University reviewers had asked Calvary to accurately identify the book because they could not verify its existence and asked the school to show how the class "treats the study of religion from the standpoint of scholarly inquiry," Otero's ruling said. He said Calvary provided no evidence they had tried to clarify the content.

"[T]he course rejection feedback makes clear that the course may have been approved with minimal clarification," the judge wrote.

University officials have said they approved 43 courses from Calvary Chapel, which Tyler said Calvary students have used to gain admission to UC schools. There are other ways to be admitted, such as high test scores. However, Tyler said he fears schools will become afraid to teach from a Christian perspective.

"We're worried in the long term, Christian education is going to be continually watered down in order to satisfy the UC school system," he said.

A university spokesman could not be reached for comment late Friday.

Friday, August 01, 2008

This story out of Tulsa shows just how entitled the religious have become:

Islamic group files suit against Tulsa store
The Oklahoman

A religious discrimination complaint has been filed on behalf of a Muslim teen who said she was denied employment at a Tulsa store because of her headscarf, the Council on American Islamic Relations Oklahoma chapter announced today.

Razi Hashmi, the council's Oklahoma chapter executive director, said the young woman applied for a job at the Abercrombie children's clothing store in Woodland Hills Mall and was told her Islamic headscarf, or hijab, "does not fit the company's image."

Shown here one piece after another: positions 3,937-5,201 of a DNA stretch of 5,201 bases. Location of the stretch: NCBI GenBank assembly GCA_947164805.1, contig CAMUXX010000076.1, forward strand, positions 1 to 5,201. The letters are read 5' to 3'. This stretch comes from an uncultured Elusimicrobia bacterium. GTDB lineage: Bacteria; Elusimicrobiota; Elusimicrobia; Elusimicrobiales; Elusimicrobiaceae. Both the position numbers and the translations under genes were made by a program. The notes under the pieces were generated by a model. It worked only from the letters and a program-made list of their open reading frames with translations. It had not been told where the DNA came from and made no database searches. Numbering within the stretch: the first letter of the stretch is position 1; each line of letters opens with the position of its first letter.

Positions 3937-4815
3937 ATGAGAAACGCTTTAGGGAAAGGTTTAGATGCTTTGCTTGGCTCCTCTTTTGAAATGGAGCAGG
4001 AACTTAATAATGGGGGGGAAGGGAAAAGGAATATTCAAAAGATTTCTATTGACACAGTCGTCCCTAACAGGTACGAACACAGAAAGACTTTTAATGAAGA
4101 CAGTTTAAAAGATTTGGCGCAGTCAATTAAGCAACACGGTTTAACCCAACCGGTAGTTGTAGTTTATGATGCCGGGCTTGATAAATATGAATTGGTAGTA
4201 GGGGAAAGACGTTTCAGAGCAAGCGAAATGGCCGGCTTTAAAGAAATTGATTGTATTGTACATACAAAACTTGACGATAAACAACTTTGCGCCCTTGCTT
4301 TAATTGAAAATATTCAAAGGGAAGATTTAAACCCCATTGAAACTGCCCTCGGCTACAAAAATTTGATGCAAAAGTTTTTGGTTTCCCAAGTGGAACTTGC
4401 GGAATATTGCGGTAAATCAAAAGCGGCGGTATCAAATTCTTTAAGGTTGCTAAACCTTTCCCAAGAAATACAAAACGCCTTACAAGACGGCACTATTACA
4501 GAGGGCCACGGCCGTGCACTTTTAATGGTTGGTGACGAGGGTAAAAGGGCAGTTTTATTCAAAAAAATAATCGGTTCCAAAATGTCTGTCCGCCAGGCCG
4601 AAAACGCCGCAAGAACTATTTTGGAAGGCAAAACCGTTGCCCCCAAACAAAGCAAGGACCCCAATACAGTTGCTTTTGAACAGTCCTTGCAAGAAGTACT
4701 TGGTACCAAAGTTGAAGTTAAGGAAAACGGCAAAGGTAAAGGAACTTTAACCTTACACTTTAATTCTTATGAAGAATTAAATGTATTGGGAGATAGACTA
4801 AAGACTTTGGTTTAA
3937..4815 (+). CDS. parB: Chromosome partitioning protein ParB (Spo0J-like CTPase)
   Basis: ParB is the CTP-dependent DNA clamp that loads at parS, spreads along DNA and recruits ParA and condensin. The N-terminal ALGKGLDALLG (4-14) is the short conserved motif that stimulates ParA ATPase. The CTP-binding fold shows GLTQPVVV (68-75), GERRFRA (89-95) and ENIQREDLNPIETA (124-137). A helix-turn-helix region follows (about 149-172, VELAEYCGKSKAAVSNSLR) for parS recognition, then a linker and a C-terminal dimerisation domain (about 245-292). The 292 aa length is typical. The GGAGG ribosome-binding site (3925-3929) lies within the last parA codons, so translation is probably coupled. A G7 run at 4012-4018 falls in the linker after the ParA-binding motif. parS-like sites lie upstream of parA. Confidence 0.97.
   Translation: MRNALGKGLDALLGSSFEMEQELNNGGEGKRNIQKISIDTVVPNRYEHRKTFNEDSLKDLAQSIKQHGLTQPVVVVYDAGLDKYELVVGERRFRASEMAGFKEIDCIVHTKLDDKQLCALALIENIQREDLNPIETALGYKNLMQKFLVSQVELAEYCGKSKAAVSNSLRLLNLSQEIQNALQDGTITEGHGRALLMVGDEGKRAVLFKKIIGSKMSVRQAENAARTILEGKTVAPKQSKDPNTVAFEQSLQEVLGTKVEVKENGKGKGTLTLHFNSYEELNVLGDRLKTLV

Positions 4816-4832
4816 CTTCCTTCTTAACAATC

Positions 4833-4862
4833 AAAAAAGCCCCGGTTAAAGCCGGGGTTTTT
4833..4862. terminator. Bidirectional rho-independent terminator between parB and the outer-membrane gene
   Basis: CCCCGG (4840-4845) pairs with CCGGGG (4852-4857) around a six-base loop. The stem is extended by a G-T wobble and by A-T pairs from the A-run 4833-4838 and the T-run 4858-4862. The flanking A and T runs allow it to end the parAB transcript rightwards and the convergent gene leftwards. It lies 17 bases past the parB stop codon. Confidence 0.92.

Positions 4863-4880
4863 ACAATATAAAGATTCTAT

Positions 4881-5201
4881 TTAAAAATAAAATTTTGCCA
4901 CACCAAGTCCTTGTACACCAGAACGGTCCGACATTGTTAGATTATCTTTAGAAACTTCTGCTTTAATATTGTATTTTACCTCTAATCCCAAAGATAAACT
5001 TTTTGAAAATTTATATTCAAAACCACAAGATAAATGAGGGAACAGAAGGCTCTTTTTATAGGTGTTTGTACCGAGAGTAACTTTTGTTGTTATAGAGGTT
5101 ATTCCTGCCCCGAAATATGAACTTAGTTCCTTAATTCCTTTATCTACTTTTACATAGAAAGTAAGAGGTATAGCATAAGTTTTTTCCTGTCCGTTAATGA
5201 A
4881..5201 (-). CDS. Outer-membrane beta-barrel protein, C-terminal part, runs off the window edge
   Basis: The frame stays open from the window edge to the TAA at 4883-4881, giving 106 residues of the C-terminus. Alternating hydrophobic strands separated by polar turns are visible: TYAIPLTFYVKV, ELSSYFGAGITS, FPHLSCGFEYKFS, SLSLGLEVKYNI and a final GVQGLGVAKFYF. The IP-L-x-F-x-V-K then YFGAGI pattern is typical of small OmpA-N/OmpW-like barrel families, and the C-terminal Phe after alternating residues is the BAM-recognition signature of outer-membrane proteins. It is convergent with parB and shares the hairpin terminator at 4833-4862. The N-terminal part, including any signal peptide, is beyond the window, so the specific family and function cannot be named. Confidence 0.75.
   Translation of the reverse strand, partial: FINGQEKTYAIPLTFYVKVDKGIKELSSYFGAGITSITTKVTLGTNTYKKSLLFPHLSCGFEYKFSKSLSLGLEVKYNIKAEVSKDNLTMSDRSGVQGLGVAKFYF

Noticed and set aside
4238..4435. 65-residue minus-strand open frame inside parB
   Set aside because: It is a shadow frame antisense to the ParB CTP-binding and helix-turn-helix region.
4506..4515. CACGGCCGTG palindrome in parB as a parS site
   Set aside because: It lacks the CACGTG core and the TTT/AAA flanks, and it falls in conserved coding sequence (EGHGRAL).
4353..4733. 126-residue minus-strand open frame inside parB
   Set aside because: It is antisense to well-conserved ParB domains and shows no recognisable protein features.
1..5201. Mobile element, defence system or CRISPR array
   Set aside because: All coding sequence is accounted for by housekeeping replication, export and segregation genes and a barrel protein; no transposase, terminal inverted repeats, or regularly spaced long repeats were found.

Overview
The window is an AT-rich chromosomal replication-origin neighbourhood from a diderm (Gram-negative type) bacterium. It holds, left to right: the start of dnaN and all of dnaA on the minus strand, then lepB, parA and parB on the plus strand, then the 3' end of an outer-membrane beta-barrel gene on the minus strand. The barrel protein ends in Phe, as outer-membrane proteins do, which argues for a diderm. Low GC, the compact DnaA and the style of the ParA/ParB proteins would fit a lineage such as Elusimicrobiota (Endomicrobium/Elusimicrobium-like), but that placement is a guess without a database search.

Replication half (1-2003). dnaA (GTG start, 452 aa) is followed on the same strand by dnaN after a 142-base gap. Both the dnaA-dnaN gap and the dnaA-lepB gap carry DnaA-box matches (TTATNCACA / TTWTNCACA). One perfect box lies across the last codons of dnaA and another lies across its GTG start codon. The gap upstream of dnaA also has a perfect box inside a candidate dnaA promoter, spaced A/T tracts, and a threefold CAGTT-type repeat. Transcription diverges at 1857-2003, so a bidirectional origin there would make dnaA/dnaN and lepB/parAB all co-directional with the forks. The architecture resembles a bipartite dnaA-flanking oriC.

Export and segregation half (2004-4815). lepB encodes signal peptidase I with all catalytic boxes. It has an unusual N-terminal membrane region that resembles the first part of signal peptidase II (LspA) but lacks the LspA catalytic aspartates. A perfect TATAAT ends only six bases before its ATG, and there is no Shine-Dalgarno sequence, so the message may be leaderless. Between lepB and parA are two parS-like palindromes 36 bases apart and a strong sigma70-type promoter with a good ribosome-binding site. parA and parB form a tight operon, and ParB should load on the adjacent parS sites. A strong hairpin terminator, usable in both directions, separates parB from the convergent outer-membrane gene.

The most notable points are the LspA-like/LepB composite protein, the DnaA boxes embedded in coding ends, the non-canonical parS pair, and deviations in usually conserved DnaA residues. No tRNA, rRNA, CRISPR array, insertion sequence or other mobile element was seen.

Hashmi said the council filed a complaint on the teen's behalf with the U.S. Equal Employment Opportunity Commission in mid-July, citing religious discrimination.

He said the council is asking the store to offer the applicant a formal apology. Hashmi said the organization also wants the store's policy on religious accommodation clarified. The group also is asking for Abercrombie employees to receive workplace sensitivity and diversity training.
OK, we need to clarify something here. Religious freedom does not mean that you can have any job you want. It simply means that you can practice whatever religion you want without being hindered by the government. You are not entitled to a job at a trendy clothing store that routinely incorporates nekkidness in its advertising (for clothes, no less) if you don't look convincing in that role. They don't generally hire wrinkled people to work at Abercrombie either. Or, for that matter, ugly people. There is a certain amount of discrimination inherent to hiring practices, which is why we have these things called "applications" and "interviews." Whether you like it or not, A&F is about appearing over-priced and high energy, and there's no room for overt demonstrations of modesty in their idiom. The last thing they want is to make customers feel guilty about their vanity.

Besides, they didn't tell her she couldn't wear the stupid thing (and, yes, I meant that--I think it's stupid) just that they weren't going to hire her to wear it in their store. That's not illegal.

You're right--I am kind of dumb. Thanks, god!

I couldn't pull over to snap a photo, but I just passed a church sign that said "Trust Yourself Less and God More."

Wow, I really have a problem with that sentiment. What would that even look like? How does one accomplish it? Let Jesus take the wheel?